As many of you plan your Thanksgiving menus, you’re probably thinking about where your food is coming from. Maybe you’ve ordered a local turkey, or you’re choosing local, organic produce for all of those tasty side dishes. As you decorate your table with a centerpiece, or pick up flowers to bring to a host’s house, have you thought about where those flowers came from?
I first read about eco-friendly flowers on an interior design blog that I love. The author wrote about how conventional hot house flowers are routinely sprayed with pesticides and fungicides; chemicals you don’t want to bring into your home. Fortunately, there are a number of websites where you can find toxin free, organically grown, cut flowers; so you can bring a little bit of nature indoors without the chemicals.
Flower Bud is a great site offering Veriflora certified flowers, wreaths and harvest boxes (lots of cut flowers for you to arrange yourself). (Veriflora is an emerging sustainability standard for cut flowers and potted plants.)
|Thanksgiving Day bouquet from Flowerbud|
Organic Bouquet is also a great source of eco friendly flowers, centerpieces, wreaths and organic fruit baskets. They ship products in recycled boxes and paper plant sleeves (instead of plastic), and arrange cut flowers in recycled vases.
|Eco friendly bird feeder wreath from Organic Bouquet|
Whole Foods floral department even offers eco-friendly cut flowers. Look for the Whole Trade Guarantee sticker to know that the flowers come from countries with ethical trade arrangements and earth friendly farming techniques.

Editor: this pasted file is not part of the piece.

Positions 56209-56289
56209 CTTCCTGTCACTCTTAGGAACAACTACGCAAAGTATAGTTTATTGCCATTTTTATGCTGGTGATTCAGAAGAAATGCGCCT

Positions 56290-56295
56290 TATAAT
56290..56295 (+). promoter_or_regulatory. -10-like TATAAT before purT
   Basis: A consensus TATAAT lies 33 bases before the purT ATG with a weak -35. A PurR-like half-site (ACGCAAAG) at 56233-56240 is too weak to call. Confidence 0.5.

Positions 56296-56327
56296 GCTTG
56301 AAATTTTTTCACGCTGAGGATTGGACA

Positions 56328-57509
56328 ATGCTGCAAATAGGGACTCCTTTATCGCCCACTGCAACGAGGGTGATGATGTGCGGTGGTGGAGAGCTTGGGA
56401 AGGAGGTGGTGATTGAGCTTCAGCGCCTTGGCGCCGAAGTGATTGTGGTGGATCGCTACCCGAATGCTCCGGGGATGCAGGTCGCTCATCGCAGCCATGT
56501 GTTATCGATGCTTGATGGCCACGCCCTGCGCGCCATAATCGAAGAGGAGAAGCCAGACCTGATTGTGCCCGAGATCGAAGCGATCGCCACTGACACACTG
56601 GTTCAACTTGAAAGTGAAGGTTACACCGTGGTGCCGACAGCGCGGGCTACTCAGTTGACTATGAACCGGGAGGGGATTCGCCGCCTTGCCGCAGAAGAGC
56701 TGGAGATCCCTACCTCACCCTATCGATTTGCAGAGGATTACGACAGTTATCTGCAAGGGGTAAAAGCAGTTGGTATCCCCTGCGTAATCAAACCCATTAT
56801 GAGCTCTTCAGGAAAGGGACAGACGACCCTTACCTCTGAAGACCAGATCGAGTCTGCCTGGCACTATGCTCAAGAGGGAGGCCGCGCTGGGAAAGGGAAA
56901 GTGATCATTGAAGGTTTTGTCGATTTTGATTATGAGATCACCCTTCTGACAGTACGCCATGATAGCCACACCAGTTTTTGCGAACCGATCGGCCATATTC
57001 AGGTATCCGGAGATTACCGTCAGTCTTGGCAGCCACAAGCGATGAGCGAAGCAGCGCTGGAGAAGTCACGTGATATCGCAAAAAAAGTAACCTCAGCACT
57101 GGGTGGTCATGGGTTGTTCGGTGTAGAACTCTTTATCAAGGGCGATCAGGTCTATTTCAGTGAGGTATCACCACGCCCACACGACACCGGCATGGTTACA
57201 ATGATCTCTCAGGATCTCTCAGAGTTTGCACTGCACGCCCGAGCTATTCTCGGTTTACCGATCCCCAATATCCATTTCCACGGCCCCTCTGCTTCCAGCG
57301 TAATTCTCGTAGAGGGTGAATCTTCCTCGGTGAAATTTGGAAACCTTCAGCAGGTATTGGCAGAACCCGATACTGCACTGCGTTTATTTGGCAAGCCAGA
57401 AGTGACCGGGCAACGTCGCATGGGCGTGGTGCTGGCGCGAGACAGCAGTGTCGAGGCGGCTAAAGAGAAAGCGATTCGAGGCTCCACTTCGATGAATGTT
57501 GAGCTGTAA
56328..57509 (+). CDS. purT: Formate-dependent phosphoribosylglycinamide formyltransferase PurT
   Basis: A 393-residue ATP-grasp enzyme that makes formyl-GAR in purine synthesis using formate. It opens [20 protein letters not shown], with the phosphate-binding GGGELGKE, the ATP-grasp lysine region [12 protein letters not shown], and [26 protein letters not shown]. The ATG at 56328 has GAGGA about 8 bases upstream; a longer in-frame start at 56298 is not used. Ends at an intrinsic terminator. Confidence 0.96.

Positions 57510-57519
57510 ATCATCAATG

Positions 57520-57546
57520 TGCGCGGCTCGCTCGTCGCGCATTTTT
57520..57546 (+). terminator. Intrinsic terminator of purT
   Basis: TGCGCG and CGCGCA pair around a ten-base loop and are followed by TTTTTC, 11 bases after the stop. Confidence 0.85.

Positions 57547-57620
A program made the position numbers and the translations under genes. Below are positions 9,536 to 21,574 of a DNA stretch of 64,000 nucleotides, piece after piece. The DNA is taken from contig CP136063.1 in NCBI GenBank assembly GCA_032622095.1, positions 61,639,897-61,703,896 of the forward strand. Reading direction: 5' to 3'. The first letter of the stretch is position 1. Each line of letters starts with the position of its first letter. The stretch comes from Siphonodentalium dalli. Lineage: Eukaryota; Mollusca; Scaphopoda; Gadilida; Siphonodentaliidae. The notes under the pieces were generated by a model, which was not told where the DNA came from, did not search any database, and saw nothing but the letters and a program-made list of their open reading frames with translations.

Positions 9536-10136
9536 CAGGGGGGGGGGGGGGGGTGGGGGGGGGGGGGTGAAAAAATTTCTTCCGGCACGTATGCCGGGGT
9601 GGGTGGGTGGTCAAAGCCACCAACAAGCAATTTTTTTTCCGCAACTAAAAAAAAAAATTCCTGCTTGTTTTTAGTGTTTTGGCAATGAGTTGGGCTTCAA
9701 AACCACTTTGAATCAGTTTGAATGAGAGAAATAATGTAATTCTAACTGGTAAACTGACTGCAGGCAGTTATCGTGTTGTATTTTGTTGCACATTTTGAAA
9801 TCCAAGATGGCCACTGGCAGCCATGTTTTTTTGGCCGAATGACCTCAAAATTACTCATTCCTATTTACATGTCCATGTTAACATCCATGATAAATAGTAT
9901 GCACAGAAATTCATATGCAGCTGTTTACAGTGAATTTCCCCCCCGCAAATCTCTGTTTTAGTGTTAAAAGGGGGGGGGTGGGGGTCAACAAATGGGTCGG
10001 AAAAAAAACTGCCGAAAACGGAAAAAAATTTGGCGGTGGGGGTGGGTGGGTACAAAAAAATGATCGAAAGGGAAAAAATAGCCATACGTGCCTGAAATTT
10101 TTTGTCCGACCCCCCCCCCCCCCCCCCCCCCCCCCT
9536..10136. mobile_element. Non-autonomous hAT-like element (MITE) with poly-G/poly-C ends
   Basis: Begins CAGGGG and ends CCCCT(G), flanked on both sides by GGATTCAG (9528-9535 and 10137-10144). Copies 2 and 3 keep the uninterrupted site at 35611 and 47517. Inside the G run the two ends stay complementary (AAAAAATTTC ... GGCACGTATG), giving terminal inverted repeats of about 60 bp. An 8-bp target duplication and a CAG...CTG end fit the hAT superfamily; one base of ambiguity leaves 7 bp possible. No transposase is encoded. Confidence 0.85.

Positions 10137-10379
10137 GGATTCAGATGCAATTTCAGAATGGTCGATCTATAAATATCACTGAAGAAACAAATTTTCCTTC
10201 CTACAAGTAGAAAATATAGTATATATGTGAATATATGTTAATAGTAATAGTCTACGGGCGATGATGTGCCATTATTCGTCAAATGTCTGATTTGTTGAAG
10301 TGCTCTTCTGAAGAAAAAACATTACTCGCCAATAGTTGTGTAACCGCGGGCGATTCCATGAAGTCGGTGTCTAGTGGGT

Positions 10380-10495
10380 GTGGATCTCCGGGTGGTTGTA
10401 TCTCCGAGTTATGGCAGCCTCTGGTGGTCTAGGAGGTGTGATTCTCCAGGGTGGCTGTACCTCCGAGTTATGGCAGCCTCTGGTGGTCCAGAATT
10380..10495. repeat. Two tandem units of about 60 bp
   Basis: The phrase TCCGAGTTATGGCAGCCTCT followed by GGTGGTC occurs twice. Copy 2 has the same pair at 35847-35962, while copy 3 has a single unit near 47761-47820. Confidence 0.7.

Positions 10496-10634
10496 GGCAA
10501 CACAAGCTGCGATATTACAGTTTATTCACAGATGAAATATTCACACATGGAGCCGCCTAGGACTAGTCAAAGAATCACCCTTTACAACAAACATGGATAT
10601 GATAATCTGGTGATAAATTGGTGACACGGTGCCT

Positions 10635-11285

Certainly buying organic, toxin free flowers from countries with ethical work and trade agreements makes sense, but what about buying locally grown flowers, the same way we buy locally grown produce….
This September I was fortunate to meet Debra Prinzing at the APLD conference in San Francisco.
Debra is a well known author and contributing writer to Garden Design Magazine (among other publications). She has recently published her newest book, The 50 Mile Bouquet where she examines how to buy local, or grow your own, organic flowers. She notes that “while the culinary world is exploding with farm-to-table chefs, similarly, there is an exciting revolution among floral designers who care about the field-to-vase journey.” I just ordered the book and can’t wait for it to arrive!
This time of year in New England, locally grown cut flowers may be scarce, but leaves, twigs, berries, fruit, pumpkins, and other natural treasures are plentiful and perfect for indoor arrangements. The most eco-friendly table design may be one made from produce and foliage found right outside your door. I love this table centerpiece from Martha Stewart that combines Sweet Gum leaves, purple artichokes and bright persimmons.
Simple, natural, beautiful!